And now Ruby.

closures = []
for i in (0..1)
  closures << lambda { i }
end
closures[0].call  # => 1
closures[1].call  # => 1

In all three cases, one closure is created per iteration. Each closure captures the loop variable i. It’s easy to make the mistake of thinking each closure will return a unique value. However, as pointed out above, this is a per-loop variable, existing in a middle scope. The closures all capture the same variable, merely bound to different values at the time of capture. The solution is to establish a new variable in the iteration scope and capture that instead. Below, I’ve established a $value variable for this.

my @closures;
for (my $i = 0; $i < 2; $i++) {
    my $value = $i;
    push(@closures, sub { return $value; });
}
$closures[0]();  # => 0
$closures[1]();  # => 1

This is something that newbies easily get tripped up on. Because they’re still trying to wrap their heads around the closure concept, this looks like some crazy bug in the interpreter/compiler. I can understand why the ECMA-262 draft was changed to accommodate this situation.

The JavaScript Workaround

The language in the new draft has two items called perIterationBindings and CreatePerIterationEnvironment (in case you’re searching for the relevant part of the spec). Like the $value example above, for loops in JavaScript with “lexical” (i.e. let) loop bindings will implicitly mask the loop variable with a variable of the same name in the iteration scope.

let closures = [];
for (let i = 0; i < 2; i++) {
    closures.push(function() { return i; });
}

/* Before the change: */
closures[0]();  // => 2
closures[1]();  // => 2

/* After the change: */
closures[0]();  // => 0
closures[1]();  // => 1

Note: If you try to run this yourself, note that at the time of this writing, the only JavaScript implementation I could find that updated to the latest draft was Traceur. You’ll probably see the “before” behavior for now.

You can’t see it (I said it’s implicit!), but under an updated JavaScript implementation there are actually two i variables here. The closures capture the most inner i, the per-iteration version of i. Let’s go back to the original example, JavaScript-style.

let count = 10;
// ...
for (let i = 0; i < count; i++) {
   let foo;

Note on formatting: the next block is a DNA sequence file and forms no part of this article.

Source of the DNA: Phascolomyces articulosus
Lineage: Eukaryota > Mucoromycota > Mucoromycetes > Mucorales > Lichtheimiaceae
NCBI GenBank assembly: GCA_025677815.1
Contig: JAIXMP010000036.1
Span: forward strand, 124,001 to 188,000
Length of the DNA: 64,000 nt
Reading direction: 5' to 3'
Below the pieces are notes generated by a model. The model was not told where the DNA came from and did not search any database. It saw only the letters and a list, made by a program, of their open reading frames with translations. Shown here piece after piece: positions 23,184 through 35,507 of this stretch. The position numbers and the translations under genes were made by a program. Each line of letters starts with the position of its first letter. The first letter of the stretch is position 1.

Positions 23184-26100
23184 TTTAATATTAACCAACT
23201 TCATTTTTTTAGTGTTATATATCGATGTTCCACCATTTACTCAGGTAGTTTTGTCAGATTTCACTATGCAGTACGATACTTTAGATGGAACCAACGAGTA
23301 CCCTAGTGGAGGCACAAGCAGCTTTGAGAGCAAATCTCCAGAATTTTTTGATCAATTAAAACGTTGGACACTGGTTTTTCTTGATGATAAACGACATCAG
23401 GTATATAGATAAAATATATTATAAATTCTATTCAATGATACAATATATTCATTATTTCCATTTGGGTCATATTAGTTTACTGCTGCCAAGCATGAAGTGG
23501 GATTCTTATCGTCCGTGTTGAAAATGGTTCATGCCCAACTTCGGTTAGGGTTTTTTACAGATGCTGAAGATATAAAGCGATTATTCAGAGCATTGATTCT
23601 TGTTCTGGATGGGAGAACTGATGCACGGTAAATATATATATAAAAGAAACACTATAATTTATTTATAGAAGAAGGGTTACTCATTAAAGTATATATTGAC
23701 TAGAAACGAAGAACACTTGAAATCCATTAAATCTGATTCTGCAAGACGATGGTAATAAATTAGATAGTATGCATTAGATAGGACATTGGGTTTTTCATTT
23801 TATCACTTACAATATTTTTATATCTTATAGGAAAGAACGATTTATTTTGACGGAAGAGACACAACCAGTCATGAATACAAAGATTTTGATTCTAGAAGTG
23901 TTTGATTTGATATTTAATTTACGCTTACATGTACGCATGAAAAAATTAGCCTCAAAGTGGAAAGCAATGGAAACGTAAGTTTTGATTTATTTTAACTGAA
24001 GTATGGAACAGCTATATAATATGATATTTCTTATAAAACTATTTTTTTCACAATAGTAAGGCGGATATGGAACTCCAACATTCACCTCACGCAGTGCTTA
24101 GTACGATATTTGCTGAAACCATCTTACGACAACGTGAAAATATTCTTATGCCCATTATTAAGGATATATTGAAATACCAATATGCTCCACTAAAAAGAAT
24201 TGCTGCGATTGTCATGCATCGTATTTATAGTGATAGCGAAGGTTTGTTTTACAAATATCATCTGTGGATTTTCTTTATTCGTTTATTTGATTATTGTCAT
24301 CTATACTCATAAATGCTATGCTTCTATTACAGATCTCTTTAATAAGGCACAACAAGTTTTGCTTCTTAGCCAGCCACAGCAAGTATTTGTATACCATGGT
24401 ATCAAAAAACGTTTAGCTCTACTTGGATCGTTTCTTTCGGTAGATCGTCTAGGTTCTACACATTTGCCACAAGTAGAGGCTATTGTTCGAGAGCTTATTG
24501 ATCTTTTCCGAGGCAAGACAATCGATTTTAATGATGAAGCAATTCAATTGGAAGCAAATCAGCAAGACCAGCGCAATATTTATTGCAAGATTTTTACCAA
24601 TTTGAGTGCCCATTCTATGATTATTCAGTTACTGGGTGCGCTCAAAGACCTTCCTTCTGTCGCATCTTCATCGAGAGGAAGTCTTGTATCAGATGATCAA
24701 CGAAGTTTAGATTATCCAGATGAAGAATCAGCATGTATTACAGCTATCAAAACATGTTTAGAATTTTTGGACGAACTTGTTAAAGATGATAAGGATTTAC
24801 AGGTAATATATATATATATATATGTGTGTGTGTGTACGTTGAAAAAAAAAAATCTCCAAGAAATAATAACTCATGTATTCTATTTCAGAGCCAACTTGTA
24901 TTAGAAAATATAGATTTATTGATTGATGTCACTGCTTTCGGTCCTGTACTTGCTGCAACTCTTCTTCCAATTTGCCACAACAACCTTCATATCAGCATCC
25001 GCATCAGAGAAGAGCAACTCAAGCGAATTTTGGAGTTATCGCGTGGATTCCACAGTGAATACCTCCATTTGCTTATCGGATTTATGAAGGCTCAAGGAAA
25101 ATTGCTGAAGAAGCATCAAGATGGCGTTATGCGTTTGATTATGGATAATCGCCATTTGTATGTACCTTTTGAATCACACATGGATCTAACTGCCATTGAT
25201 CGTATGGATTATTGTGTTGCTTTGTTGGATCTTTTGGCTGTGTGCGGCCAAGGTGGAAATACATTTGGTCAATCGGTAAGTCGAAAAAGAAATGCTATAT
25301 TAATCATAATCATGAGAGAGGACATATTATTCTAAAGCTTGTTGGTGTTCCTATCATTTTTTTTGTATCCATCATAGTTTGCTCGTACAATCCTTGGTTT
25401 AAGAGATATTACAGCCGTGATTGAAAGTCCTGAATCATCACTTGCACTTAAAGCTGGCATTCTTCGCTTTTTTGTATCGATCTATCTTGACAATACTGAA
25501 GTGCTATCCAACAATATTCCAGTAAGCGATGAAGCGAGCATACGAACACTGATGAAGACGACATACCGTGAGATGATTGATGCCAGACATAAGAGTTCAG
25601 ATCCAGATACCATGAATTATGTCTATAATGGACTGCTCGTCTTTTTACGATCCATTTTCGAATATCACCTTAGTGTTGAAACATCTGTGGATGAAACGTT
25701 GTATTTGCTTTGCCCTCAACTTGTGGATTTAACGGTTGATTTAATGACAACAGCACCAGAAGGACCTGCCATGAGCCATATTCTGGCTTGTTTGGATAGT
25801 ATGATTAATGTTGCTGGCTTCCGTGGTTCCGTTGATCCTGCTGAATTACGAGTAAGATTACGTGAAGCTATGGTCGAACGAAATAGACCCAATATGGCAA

// ...
}

Here’s what the scope looks like for the latest draft. Notice the second i in the iteration scope. The inner i is initially assigned to the value of the outer i.

We could emulate this in an older edition. Imagine writing a macro to do this.

let count = 10;
// ...
for (let i = 0; i < count; i++) {
    let __i = i;  // (possible name collision)
    {
        let i = __i;
        let foo;
        // ...
    }
}

I have to use __i to smuggle the value across scopes without having i reference itself. Unlike Lisp’s let, the assignment value for var and let is evaluated in the nested scope, not the outer scope.

Each iteration gets its own i. But what happens when the loop modifies i? Simple, it’s copied back out at the end of the body.

let count = 10;
// ...
for (let i = 0; i < count; i++) {
    let __i = i;
    {
        let i = __i;
        let foo;
        // ...
        __i = i;
    }
    i = __i;
}

Now all the expected for semantics work — the body can also update the loop variable — but we still get the closure-friendly per-iteration variables.

Conclusion

I’m still not sure if I really like this change. It’s clean fix, but the gotcha hasn’t been eliminated. Instead it’s been inverted. Sometime someone will have the unusual circumstance of wanting to capture the loop variable, and he will run into some surprising behavior. Because the semantics are a lot more complicated, it’s hard to reason about what’s not working unless you already know JavaScript has magical for loops.

Perl and C# each also gained per-iteration bindings in their history, but rather than complicate or change their standard for loops, they instead introduced it as a new syntactic construction: foreach.

my @closures;
foreach my $i (0, 1) {
    push(@closures, sub { return $i; });
}
$closures[0]();  # => 0
$closures[1]();  # => 1

In this case, per-iteration bindings definitely make sense. The variable $i is established and bound to each value in turn. As far as control flow goes, it’s very functional. The binding is never actually mutated.

I think it could be argued that Python and Ruby’s for ... in forms should behave like this foreach. These were probably misdesigned early on, but it’s not possible to change their semantics at this point. Because JavaScript’s var was improperly designed from the beginning, let offers the opportunity to fix more than just var. We’re seeing this right now with these new for semantics.

Load Comments

null program

Chris Wellons